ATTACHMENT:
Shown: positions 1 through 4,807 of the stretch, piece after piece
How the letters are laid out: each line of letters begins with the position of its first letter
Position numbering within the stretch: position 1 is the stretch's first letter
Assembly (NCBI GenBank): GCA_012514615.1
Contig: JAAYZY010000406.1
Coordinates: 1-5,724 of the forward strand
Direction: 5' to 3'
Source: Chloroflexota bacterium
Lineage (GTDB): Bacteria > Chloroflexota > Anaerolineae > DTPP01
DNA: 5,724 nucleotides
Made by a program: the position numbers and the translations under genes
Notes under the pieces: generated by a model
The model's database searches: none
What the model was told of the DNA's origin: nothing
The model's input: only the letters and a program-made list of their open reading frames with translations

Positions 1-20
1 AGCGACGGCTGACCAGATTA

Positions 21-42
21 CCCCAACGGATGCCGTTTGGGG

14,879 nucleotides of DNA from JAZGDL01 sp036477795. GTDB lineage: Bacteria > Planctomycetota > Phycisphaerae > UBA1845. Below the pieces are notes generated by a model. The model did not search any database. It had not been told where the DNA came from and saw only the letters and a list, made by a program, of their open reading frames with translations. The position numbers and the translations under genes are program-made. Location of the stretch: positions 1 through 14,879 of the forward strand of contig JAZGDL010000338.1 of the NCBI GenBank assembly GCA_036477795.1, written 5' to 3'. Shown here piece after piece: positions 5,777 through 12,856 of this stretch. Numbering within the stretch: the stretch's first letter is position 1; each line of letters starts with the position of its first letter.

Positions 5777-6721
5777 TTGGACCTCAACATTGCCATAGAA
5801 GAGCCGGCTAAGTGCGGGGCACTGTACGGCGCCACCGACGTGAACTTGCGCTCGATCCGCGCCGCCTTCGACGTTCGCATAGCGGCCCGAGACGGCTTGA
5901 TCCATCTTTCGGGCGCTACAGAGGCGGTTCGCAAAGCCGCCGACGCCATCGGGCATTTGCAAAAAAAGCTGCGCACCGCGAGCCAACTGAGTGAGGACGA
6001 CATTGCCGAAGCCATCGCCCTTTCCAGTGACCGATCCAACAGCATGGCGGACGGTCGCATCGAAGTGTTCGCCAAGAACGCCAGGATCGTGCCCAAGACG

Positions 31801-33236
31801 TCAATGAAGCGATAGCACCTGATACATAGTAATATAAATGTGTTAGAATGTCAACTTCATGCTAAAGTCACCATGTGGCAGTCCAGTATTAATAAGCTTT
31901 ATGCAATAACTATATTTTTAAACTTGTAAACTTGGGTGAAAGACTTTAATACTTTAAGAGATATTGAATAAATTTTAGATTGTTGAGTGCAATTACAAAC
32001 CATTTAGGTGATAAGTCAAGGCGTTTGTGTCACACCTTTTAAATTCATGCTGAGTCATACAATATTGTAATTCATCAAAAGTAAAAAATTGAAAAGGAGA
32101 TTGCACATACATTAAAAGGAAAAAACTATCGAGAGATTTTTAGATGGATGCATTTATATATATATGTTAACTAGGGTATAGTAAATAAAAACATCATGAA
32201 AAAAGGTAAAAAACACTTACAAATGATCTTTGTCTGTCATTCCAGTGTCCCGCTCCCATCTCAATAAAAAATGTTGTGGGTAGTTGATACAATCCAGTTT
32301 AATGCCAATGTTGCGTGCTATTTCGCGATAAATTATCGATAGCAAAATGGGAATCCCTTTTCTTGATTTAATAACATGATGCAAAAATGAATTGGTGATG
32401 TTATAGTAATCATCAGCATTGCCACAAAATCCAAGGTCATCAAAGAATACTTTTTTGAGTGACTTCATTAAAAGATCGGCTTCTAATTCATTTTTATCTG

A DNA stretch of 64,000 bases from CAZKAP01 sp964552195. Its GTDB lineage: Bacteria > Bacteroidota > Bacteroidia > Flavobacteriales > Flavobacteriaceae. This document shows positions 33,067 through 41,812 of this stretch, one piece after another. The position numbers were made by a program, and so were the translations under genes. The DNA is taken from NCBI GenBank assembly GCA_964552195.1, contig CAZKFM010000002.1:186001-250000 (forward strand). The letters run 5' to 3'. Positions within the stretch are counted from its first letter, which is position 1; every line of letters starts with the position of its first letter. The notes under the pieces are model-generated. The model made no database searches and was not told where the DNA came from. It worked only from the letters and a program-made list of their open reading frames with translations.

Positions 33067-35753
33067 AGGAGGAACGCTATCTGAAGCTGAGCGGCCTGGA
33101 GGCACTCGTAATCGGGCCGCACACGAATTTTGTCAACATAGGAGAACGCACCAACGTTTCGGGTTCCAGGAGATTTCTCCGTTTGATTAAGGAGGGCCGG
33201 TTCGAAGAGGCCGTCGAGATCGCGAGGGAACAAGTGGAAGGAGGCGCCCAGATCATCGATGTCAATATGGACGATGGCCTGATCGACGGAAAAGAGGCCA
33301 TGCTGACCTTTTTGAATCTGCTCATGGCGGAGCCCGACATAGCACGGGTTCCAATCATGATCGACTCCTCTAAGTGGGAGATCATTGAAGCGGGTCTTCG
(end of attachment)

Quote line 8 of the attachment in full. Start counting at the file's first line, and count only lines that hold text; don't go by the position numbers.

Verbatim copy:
Source: Chloroflexota bacterium